Here we look at what’s going well, and where work still needs to be done.
The Government has set ambitious targets for making the UK economy greener, through net zero infrastructure commitments, increasing the number of electric vehicles on our roads.
So with the ban on petrol and diesel cars and vans less than seven years away, and a plan to have a net zero economy by 2050, how are we doing, and how likely are we to hit those targets?
Greener energy generation
According to Misson Zero, the independent report into net zero progress, the move to greener power generation is going well.
It said: “Progress since 2019 has exceeded expectations. In setting the net zero target, the UK was building on the progress for many years – not least a quiet transformation of our power system, from one dominated by coal to one increasingly driven by a clean and endless supply of wind blowing across the North Sea.
“Renewable energy costs are dropping sharply. UK offshore wind prices fell by 70% since 2014, with offshore, onshore, and solar dropping below the cost of fossil fuels, promising a society in the very near future where the sun and wind meet most of our energy needs.”
Green technologies need more investment if they are to work. The Climate Change Committee (CCC) report last year estimated that an additional £13.5 billion of investment was needed in 2022, rising to £50-60 billion per year by the early 2030s to meet the UK’s net zero goals.
This investment will primarily come from the private sector, but in Mission Zero it said that “government investment has a crucial role to play in funding R&D, major infrastructure, and incentivising investment in early-stage technologies that will be critical for the transition.”
It noted that the US government has committed more than $370 billion to clean energy, and said: “Without fast and decisive action, this will see the UK losing opportunities to other countries and failing to position itself as a global partner for trade and collaboration around net zero.”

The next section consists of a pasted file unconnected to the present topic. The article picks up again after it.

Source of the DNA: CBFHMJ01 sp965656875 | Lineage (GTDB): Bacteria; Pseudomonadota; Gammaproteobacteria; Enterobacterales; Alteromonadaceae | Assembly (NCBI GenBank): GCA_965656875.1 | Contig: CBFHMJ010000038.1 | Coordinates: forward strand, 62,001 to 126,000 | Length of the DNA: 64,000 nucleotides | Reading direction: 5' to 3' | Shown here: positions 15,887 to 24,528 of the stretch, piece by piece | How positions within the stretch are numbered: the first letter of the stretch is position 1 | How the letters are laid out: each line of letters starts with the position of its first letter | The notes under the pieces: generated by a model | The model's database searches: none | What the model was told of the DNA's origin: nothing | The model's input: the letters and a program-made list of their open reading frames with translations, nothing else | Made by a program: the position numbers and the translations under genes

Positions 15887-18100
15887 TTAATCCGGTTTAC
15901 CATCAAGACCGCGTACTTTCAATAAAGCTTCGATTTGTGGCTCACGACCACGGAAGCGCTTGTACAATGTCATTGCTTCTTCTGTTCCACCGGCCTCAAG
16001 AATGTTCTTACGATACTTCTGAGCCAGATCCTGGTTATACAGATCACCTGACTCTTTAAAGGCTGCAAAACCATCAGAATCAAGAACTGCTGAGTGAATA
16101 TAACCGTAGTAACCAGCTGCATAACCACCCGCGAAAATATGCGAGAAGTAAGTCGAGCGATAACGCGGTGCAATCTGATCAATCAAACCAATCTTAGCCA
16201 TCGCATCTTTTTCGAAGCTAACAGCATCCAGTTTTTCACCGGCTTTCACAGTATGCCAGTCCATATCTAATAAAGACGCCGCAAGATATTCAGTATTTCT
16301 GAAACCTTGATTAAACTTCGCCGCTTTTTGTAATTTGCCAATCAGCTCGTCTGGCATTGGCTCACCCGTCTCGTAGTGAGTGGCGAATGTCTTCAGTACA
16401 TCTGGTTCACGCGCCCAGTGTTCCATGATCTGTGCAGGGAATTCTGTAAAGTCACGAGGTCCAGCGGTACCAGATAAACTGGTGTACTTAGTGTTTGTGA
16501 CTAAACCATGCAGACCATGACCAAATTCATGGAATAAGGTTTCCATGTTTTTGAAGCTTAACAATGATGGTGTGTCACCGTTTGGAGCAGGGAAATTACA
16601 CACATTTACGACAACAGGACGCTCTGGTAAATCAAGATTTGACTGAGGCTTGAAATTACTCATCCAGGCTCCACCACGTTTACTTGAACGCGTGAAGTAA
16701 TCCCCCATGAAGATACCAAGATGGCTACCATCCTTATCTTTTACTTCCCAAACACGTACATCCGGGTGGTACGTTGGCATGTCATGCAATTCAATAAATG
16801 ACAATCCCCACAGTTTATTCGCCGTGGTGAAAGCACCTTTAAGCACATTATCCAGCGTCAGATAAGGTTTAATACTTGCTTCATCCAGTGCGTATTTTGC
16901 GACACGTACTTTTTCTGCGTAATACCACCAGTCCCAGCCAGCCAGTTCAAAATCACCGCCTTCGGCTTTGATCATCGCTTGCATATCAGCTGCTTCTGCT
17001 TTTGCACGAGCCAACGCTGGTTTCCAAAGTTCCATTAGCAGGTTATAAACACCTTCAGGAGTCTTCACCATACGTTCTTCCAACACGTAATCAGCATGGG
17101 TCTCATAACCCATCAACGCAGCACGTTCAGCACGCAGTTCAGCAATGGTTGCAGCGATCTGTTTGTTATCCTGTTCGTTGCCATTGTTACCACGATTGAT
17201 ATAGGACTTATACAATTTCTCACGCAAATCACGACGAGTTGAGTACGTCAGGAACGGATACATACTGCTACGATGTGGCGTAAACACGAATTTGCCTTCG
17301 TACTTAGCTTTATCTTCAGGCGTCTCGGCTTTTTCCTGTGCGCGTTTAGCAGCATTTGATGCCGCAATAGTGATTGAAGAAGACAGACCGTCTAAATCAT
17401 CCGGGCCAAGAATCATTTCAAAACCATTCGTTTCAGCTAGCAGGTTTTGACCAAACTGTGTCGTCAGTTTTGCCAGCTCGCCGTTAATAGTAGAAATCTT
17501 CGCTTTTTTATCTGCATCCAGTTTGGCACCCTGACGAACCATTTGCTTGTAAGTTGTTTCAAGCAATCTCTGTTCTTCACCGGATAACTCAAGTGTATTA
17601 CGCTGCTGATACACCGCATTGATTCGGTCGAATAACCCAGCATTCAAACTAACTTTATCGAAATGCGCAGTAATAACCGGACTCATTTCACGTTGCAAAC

The last year has been a difficult time for car and van making in the UK, and while it’s not an imperative that electric vehicles are made in the UK, it can help availability and prices if there is a steady supply of new models being made in your home market.
Mike Hawes, SMMT Chief Executive, said: “The potential for this sector to deliver economic growth by building more of these zero emission models is self-evident, however, we must make the right decisions now.
“This means shaping a strategy to drive rapid upscaling of UK battery production and the shift to electric vehicles based on the UK automotive sector’s fundamental strengths – a highly skilled and flexible workforce, engineering excellence, technical innovation and productivity levels that are amongst the best in Europe.”
In its 2022 EV infrastructure strategy, the Government said it will deliver the 300,000 chargers by 2030 it believes are necessary when the sale of new petrol and diesel-only vehicles end.
As of January 1 2023, there were 37,055 public electric vehicle charging devices installed in the UK, which is an increase of 8,680, a 31% increase on 12 months previously.
The number of rapid and ultra-rapid charging devices increased by 34%, an additional 1,731 public devices installed.
300,000 looks a long way off from less than 40,000 currently, but if expansion continues at the same rate, with a third more installed every year than the year before, by 2030 there will be just over 230,000 chargers. That’s fewer than the Government predicted, but not hugely far off, especially when you add longer ranges of EVs in 2030 and increased home charging into the mix.
The issue that is most pressing is uneven regional distribution. Currently, Northern Ireland had the lowest level of charging device provision in the UK, with 19 devices per 100,000, followed by the North West and Yorkshire and the Humber with 31 and 36 devices per 100,000 respectively.
London, by comparison has 131 per 100,000 with Scotland second at 69 per 100,000.
If we are to hit 2030 for EVs and 2050 for net zero, it’s clear there are two major areas that will create the conditions for success: political will and enough investment. These two go hand-in-hand in many ways.
The development of green energy in the UK is coming along, and there is certainly a desire among consumers to drive EVs. But these two elements of the transition are at both ends of the chain. In the middle, technology, infrastructure and product are the areas that still need work.